In a recent Ask Me Anything (my new Instagram series — check it out!), I’ve been asking my followers to submit questions about my perspectives on various topics, including travel and dating. One of the latest “fan” questions — “What’s the right level of masculinity in your eyes?” — stumped me at first. My answer (which I am expanding on here), is a gentleman, who’s self-assured, stalwart — but open and vulnerable — and wears his vulnerabilities with confidence.
I’m a big advocate for being vulnerable, which is scary for many people, myself included. But, it is essential: to make a real connection, to be understood, accepted, to endear yourself, you need to reveal yourself. Thoughts, feelings, desires, flaws. Sure, doing so exposes a person to potential hurt or rejection. But it’s always far better to be embraced, accepted (or rejected!) for WHO YOU ARE vs. a false persona or a shell of yourself. Can we agree thus far?
Let me throw a wrench into the mix. Specifically, by vulnerability, I don’t mean insecurity. And I believe there are many people out there confusing insecurity with vulnerability. While a vulnerability and an insecurity can involve the same subject, IE) achievements, status, or perceptions of such, appearance, beliefs or worldview, marital/relationship history, relationship expectations, and age, to name a few — the difference is in how you approach it.
Insecurity kills attraction, but vulnerability builds it
A while ago, I went out with a guy whom I had been acquainted with for a year or so. Our first time out together was pretty laid back and we voiced our mutual romantic interest in each other. We made plans for an actual date, and he kissed me. (So far, so good.) But later in the conversation, he said, as if he just couldn’t believe his fortune, “I didn’t think I would be tall enough for you.”
Ugh. Not good; because what this really meant was, “I didn’t think you’d be attracted to me.” 🤢🤢🤢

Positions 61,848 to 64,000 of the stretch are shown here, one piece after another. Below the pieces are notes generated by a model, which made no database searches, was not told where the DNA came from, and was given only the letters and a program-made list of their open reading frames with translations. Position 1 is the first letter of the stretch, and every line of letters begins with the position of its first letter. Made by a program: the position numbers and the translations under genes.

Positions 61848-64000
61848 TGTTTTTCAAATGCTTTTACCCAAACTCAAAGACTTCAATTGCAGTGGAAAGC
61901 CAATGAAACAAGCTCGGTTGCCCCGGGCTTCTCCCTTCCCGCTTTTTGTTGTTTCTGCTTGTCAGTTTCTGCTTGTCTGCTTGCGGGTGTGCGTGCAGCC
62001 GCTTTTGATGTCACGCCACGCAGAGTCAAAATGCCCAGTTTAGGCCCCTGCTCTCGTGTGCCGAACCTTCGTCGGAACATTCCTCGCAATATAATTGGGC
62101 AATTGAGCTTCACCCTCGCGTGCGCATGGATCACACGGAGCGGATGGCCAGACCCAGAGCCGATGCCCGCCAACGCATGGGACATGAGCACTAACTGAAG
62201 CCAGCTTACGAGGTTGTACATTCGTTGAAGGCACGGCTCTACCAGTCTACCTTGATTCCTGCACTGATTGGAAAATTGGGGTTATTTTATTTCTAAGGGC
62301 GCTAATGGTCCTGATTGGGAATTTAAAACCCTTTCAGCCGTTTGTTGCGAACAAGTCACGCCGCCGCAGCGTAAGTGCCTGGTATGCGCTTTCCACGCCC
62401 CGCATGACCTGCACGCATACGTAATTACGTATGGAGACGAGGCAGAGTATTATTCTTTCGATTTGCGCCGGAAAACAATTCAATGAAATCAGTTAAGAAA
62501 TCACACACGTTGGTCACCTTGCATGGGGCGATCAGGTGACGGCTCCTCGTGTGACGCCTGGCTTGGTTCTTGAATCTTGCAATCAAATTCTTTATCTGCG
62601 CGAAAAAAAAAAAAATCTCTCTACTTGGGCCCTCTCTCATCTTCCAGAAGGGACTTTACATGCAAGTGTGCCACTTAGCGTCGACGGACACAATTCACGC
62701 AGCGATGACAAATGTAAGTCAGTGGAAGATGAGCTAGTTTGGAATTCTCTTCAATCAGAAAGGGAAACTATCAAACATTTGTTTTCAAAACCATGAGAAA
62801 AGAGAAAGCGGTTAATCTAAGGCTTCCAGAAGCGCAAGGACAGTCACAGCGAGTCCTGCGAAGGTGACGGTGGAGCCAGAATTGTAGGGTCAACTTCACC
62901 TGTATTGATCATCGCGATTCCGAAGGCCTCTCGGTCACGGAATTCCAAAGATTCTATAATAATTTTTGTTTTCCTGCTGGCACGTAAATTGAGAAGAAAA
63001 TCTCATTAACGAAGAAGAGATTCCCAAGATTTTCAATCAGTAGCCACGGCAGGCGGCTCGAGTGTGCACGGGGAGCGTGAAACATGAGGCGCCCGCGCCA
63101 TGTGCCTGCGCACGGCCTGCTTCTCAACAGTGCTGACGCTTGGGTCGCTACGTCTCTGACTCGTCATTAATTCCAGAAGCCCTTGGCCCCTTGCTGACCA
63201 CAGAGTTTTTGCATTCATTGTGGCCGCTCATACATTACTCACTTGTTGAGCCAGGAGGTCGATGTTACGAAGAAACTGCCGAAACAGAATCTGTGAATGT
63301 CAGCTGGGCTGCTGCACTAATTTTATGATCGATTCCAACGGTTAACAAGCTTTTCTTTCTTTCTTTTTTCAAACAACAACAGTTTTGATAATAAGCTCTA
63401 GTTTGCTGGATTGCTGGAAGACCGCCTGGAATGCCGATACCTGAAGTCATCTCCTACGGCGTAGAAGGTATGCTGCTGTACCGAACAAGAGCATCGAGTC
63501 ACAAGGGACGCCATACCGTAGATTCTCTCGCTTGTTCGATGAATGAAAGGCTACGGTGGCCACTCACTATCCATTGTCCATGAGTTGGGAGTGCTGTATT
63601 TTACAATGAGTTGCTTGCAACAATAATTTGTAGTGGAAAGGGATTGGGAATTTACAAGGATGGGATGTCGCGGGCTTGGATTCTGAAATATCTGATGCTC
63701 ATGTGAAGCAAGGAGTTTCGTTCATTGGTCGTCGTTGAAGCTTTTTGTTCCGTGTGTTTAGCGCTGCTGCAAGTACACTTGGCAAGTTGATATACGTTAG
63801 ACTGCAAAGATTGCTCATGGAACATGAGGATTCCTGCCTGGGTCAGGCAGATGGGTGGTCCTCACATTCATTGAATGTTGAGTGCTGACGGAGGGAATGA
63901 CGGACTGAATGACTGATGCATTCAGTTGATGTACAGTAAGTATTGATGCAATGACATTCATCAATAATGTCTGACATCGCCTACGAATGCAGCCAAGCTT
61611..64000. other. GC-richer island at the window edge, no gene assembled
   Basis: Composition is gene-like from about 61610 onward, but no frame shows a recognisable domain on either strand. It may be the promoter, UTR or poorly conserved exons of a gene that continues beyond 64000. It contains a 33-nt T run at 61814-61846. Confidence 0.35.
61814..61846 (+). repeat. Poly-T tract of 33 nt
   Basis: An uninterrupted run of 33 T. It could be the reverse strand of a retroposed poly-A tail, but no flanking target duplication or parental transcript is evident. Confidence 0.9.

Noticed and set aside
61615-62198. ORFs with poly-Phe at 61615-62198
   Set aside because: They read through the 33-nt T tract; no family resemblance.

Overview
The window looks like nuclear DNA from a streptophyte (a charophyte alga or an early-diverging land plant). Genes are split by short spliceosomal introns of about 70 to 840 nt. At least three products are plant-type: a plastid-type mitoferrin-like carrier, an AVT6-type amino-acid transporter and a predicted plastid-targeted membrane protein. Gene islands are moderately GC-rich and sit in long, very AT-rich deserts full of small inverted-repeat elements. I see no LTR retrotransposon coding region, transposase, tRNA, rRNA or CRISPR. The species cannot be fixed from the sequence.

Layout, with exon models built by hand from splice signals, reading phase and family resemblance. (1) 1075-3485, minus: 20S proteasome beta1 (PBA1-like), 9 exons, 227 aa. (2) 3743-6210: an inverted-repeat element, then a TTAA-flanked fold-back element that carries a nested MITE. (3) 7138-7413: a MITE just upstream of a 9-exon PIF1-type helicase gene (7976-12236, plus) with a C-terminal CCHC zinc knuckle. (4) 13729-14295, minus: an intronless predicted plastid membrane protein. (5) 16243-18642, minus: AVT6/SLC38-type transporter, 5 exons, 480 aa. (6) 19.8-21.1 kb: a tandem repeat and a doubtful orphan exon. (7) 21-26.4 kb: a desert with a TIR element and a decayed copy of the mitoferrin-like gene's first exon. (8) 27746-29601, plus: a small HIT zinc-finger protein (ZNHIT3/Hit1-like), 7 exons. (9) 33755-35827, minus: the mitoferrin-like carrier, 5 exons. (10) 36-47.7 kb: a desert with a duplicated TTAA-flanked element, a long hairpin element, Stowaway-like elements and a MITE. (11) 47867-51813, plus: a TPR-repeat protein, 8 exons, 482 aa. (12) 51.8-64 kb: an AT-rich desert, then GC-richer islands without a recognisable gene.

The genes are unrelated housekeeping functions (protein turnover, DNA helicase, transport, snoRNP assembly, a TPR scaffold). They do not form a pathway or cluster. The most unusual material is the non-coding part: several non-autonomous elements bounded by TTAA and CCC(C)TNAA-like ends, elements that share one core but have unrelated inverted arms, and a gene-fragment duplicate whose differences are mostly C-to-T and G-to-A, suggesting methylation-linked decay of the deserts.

His offhand comment did several things in that moment:
- Shone a spotlight on his height/appearance, something that hadn’t even crossed my mind (until then)
- Revealed his negative feelings about his height and (self-perceived) level of attractiveness
- Indicated he needed and wanted immediate validation and affirmation from me… the most annoying of all
By voicing this thought aloud, he gave his burden to me, his love interest, to carry. (I mean, what does one even say to that?!) It immediately planted a seed in my mind that if we continued to date, I’d have to soothe and coddle him until the end of time. And guys, like these things often are, that was just one of several. We spent a little more time together and he revealed more insecurities — of which I had no interest in appeasing so early in the dating process.
Let’s go back just a moment, rewrite history and replace “I didn’t think I would be tall enough for you” ➡ with➡ “I may be only 5’10”, but Julie, don’t worry about wearing your stilettos around me — you look hot in everything!” 💃
Here’s another real-life interaction to further make my point, this time from C. via a dating app:
“Hi Julie, I saw your profile and realized we should match. I’m tall, inquisitive and cheeky, and you are beautiful” … and then… “Oh damn, read your profile again and I have a 6yo son. But, you should give it a chance. It’s kinda the deal: guys with their heads on straight in their 30s are likely to have a kid. I’m on top of my shit and that ex drama is way in the past. And my son has a mom, doesn’t need another one.” 👏👏👏 Nailed it.
Guess what? C. and I went out a couple times. It didn’t work out, but I loved his outlook; C. owned his fatherhood situation and had no insecurities about it. (In case it wasn’t obvious, my dating app profile notes my preference for childless suitors.)
Hey, I’ve got cellulite on the back of my legs, and my perfect weight would be minus 10 pounds from now. But I work out, dabble in intermittent fasting, work the best angles in my photos, still order the nachos when I feel like them, and buy the size 6 instead of the size 4. Whatevs — life’s short. What I don’t do is let my weight affect my self-image, avoid getting photographed, or feel disbelief or question whenever someone finds me attractive (or get upset if they don’t — I’m not every guy’s cup of tea!). My appearance, age, status, and achievements do not define me. I try not to attach feelings, ask for validation, or play the victim; I own it all and take action when it’s required.
Moral of my story: I encourage you to acknowledge your flaws and imperfections, open up, and share them with the object of your affection… but try not to come at them like a Debbie Downer. Be comfortable in your vulnerabilities — frame them up confidently and have a plan to make your situation as good as it can possibly be. That’s attractive.
Says Matthew Hussey, one of my favorite YouTubers: “Your insecurity is only endearing when it doesn’t define you.”
Let me know what you think of this topic! Leave a comment below, or send me a DM on Instagram at instagram.com/juliebrose.